OTTAWA — A half dozen Iroquois First Nations are calling the proposed Energy East pipeline a "dangerous project," less than 24 hours after the federal government announced additional reviews to bolster public confidence in the pipeline assessment process — including more consultations with indigenous communities.
It was just another sign of the acrimonious debate ahead as the Liberal government attempts to find consensus on building "sustainable" oil pipelines to an ocean port in order to export land-locked crude oil.
Prime Minister Justin Trudeau speaks in the House of Commons. (Photo: CP)
That debate consumed the House of Commons on Thursday, as the Conservative opposition presented a motion effectively calling for a vote of confidence and support in TransCanada's proposed $15.7-billion pipeline to carry Alberta and Saskatchewan bitumen to New Brunswick refineries and ports.
On Wednesday, Natural Resources Minister Jim Carr and Environment Minister Catherine McKenna announced that current project assessments, including Energy East and the Trans Mountain line in B.C., would have to be assessed on the upstream greenhouse gases emitted in the production of the oil they propose to carry. The Liberal government also said it would appoint a ministerial representative to consult indigenous communities, while extending the time frame for a decision on each of the two major pipelines.
Indigenous rights to be respected: McKenna
"We need to take into account the views and concerns of Canadians, respect the rights and interests of indigenous peoples and support our natural resources sector," McKenna said in introducing the plan.
Enter the Iroquois Caucus.
The group, representing Ontario and western Quebec leaders from Akwesasne, Kahnawake, Kanesatake, Oneida Nation of the Thames, Six Nations of the Grand River, Mohawks of the Bay of Quinte and Wahta Mohawks, said Thursday they expect to be consulted by the Crown while expressing their unanimous opposition to Energy East.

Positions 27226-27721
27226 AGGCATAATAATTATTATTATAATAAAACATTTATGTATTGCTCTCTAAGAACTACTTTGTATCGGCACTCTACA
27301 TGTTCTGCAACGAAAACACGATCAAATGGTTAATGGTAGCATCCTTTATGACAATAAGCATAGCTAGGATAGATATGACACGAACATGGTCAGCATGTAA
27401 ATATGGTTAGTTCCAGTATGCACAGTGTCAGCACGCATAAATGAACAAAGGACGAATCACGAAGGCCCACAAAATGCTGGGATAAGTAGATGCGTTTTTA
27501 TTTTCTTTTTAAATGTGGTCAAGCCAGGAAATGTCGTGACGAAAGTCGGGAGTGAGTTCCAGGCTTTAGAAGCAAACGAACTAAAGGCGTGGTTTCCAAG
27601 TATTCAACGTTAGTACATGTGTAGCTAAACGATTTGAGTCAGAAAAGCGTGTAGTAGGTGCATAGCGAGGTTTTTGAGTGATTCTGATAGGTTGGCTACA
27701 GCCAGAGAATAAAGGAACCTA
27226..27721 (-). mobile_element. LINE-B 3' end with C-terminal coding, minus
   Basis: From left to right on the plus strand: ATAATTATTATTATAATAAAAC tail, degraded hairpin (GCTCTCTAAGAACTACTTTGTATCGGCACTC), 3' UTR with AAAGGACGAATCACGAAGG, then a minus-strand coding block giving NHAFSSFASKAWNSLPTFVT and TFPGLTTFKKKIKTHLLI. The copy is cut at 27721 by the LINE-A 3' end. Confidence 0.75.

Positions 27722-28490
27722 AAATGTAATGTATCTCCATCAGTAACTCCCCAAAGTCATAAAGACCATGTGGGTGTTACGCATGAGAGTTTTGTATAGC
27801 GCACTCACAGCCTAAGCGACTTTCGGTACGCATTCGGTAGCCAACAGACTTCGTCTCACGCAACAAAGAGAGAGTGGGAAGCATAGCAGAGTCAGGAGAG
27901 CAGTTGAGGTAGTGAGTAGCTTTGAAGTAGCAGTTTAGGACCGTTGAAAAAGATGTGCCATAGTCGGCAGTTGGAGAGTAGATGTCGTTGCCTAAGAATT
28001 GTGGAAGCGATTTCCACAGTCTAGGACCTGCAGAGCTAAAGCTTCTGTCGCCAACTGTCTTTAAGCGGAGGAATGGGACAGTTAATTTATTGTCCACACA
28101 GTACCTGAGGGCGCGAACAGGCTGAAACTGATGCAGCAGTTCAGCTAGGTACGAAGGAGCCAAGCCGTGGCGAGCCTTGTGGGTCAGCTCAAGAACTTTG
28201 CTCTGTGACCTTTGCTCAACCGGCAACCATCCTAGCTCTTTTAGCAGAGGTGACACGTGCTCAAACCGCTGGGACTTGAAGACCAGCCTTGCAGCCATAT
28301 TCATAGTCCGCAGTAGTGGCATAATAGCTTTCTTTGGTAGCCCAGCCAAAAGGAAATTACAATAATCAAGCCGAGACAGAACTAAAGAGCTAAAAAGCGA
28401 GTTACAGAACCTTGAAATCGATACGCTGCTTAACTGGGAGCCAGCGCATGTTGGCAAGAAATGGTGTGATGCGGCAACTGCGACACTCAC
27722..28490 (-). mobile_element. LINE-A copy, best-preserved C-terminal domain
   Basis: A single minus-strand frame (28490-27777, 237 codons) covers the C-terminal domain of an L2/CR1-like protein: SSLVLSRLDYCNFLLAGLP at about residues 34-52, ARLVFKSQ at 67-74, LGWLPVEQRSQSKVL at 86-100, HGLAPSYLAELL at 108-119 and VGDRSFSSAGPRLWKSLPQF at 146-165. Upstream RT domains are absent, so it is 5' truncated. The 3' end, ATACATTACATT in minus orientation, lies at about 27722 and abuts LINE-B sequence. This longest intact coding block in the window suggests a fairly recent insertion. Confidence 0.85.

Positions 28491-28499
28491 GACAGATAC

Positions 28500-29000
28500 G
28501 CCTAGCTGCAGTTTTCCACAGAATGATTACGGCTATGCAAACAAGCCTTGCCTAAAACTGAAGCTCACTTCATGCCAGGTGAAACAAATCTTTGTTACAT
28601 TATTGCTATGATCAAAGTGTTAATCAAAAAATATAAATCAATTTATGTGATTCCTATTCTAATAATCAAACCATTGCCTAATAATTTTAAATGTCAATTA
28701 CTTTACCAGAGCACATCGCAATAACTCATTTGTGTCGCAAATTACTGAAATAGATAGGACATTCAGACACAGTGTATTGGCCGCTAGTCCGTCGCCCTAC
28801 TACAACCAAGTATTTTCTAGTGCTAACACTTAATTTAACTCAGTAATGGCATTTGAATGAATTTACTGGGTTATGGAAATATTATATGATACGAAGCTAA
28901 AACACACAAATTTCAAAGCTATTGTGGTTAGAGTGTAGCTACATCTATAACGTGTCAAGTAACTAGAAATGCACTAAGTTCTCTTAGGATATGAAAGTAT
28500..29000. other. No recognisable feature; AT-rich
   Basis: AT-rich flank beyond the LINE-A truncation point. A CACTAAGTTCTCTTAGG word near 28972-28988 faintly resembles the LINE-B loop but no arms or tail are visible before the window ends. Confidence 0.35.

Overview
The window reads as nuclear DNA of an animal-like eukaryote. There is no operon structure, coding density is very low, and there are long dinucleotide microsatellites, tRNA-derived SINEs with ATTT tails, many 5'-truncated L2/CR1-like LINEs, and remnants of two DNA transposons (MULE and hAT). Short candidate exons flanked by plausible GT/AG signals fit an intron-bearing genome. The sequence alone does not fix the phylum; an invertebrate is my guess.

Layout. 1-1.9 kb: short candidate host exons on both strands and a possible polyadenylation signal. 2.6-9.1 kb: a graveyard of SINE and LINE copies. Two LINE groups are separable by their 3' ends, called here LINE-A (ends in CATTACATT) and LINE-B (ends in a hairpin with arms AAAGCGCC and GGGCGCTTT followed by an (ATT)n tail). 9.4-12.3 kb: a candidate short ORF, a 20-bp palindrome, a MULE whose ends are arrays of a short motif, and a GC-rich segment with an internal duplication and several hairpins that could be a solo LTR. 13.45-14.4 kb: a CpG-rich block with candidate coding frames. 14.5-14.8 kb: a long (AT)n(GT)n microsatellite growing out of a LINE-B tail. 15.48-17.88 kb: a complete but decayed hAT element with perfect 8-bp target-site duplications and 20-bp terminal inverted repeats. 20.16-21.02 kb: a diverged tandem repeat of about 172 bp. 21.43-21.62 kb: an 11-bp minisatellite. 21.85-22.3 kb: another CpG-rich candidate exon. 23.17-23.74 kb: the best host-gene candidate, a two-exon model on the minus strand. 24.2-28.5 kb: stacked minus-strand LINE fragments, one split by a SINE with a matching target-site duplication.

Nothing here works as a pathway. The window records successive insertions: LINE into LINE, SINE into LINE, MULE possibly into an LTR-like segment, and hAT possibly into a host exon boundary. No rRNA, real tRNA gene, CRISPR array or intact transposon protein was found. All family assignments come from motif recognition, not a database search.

"Notwithstanding the economic benefits, we have serious concerns with respect to the devastating effects this project can have on our lands and waters, our way of life and our cultures," said the news release.
Conservatives, stung by Liberal accusations they failed to get a pipeline to tidewater in spite of — or perhaps due to — their over-exuberant support of the oil and gas sector while in government, responded to the new project review plan by attempting to flush out Liberal intentions on pipelines.
A voteable Conservative motion was debated in the Commons throughout the day Thursday, with the official Opposition demanding Prime Minister Justin Trudeau publicly back the Energy East proposal.
Natural Resources Minister James Carr (left) and Minister of Environment and Climate Change Catherine McKenna prepare to hold a joint news conference in Ottawa. (Photo: CP)
Former Tory cabinet minister Erin O'Toole said Trudeau needs to show leadership rather than acceding to the regional war of words between lower levels of government.
"He's not a traffic cop between mayors," O'Toole said during the day-long debate.
Trudeau told the House the Liberal majority would vote against the Conservative motion, which he said simply reflected the "failed policies" of the last decade.
New Democrats also opposed the motion.
NDP critic Nathan Cullen, during the debate, said the Conservatives are pre-judging a project whose 27-month assessment by the National Energy Board hasn't even begun.
"They want to cast judgment on Energy East before it's even hit the hearing stage," said Cullen.
There's a lot of that going around.